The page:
We are constantly confronted with the absurdity of situations and the deadpan humour Vonnegut (left) employs to speak about the unspeakable. This is not glib, however, or written for amusement. In a 2019 Guardian review Christopher Wordsworth writes: “The oddest and most directly and obliquely heart-searching war book for years proves how art, in its own good time, can find a way.”
The book speaks a truth, but it is anything but hopeful. As part of his strategy for survival, Billy becomes, not only a time traveller but also a space traveller. Inspired by the science fiction of Kilgore Trout, Billy is taken by little green men to the planet of Tralfamadore where they have a completely different concept of time from that on Earth.
There, time is not chronological. As a Tralfamadorian puts it: “I [see] all time as you might see a stretch of the Rocky Mountains. All time is all time. It does not change. It does not lend itself to warnings or explanation. It simply is.”
When questioned about the Tralfamadorian belief in freewill, Billy is told: “I wouldn’t have any idea what was meant by ‘freewill’. I’ve visited thirty-one inhabited planets in the universe, and I have studied reports on one hundred more. Only on Earth is there any talk of freewill.”
Some readers may baulk at this science fiction element of the book, finding it absurd and fantastical, but the great strength of this strand is that it throws up taken for granted assumptions and forces us to consider completely different ways of thinking about questions like time, determinism and freewill.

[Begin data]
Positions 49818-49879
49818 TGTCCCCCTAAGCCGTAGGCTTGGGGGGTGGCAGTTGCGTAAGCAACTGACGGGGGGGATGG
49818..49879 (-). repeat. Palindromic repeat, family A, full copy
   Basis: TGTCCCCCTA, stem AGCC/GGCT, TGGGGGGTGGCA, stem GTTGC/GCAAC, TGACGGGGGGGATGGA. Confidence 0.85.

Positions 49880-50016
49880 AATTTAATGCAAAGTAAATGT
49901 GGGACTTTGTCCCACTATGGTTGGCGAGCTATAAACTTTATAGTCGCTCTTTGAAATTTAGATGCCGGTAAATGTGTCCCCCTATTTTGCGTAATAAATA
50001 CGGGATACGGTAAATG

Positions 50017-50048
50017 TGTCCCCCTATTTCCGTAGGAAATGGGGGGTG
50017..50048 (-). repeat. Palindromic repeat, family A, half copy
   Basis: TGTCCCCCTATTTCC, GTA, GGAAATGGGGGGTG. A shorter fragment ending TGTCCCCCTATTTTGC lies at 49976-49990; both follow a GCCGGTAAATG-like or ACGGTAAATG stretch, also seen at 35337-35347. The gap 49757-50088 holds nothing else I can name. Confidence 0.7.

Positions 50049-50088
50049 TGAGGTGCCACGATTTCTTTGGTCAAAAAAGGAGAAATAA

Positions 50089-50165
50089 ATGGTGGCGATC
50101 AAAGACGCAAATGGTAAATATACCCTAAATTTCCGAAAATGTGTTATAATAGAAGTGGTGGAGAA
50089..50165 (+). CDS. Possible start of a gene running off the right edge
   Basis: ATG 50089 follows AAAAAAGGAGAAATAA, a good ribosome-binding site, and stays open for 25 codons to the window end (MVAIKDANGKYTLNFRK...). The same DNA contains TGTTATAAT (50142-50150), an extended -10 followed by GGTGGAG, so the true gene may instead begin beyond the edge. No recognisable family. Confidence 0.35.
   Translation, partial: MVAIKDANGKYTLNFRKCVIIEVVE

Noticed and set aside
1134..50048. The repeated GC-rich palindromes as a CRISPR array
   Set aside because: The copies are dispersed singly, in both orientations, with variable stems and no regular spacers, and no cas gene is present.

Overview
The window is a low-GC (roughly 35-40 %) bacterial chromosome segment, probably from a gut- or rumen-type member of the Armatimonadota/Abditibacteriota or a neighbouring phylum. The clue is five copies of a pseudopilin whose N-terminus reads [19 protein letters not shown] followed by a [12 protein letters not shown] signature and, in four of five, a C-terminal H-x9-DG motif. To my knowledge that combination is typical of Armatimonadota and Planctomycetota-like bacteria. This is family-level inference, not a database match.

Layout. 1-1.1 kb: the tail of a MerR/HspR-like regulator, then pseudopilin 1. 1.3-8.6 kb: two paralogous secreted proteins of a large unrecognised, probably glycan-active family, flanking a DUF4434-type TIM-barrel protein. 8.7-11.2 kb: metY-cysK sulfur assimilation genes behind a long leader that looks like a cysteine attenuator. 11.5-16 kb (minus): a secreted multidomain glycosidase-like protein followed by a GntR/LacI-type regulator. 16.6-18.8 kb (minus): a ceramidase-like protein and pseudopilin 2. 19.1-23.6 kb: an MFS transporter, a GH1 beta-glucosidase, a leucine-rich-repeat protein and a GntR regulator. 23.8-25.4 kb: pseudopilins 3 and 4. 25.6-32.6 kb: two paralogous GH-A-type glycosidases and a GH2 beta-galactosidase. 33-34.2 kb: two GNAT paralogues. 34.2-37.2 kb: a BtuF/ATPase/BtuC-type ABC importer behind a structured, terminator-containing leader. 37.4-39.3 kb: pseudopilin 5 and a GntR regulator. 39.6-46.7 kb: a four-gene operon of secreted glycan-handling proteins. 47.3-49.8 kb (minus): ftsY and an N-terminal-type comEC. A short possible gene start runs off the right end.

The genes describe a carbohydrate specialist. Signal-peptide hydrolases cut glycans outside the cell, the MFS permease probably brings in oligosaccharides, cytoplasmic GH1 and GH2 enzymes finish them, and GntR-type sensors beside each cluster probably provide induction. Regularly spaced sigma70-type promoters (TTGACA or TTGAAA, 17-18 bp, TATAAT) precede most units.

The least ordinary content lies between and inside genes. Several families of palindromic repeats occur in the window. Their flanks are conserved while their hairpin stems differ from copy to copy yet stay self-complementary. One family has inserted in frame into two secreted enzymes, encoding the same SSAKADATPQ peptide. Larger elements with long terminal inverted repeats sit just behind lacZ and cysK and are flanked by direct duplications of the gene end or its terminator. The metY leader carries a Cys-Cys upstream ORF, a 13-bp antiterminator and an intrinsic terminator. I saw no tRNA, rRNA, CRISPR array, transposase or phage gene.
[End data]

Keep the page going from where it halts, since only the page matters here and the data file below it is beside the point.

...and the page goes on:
As far as wars are concerned, the narrator (not necessarily Vonnegut) is saying that although war is terrible, we are trapped in a never-ending cycle and it will keep on happening. We are just “bugs in amber”. The Tralfamadorian idea that everything has been pre-determined and nothing can be done about it may give Billy some comfort. Indeed, it could be that the response to trauma is passivity.
Quietism, however, is a deeply pessimistic perspective. We may not agree with fatalism but we have to provide alternative arguments and evidence that war is not inevitable and that political solutions must be pursued at all costs. Opposition to violence is an ongoing struggle. However, we still have to confront the painful truth that everywhere in the world today wars are going on. Wikipedia has reported 40 ongoing conflicts in 2020 and 2021.
Confronting painful truths is not to everyone’s taste of course. Slaughterhouse-Five has been banned from school libraries many times in the United States. In 1972 a Michigan circuit judge described the book as “depraved, immoral, psychotic, vulgar and anti-Christian”, while in 2011 it was banned in Missouri after a university professor claimed that it “contains so much profane language, it would make a sailor blush with shame”. When it was burned by school officials in Drake, North Dakota, in 1973 Vonnegut himself responded in a letter to the school board:
“It is true that some of the characters speak coarsely. That is because people speak coarsely in real life. Especially soldiers and hardworking men speak coarsely, and even our most sheltered children know that. And we all know, too, that those words really don’t damage children much. They didn’t damage us when we were young. It was evil deeds and lying that hurt us.”
This reminds us of the powerful forces that are determined to shut down debate and to ban anyone writing something about which they disagree. Far from banning this book, I think it is a must read, or a re-read for those of us who can still remember the sixties.
Slaughterhouse-Five, or The Children’s Crusade: A Duty-Dance with Death, by Kurt Vonnegut, was first published in 1969.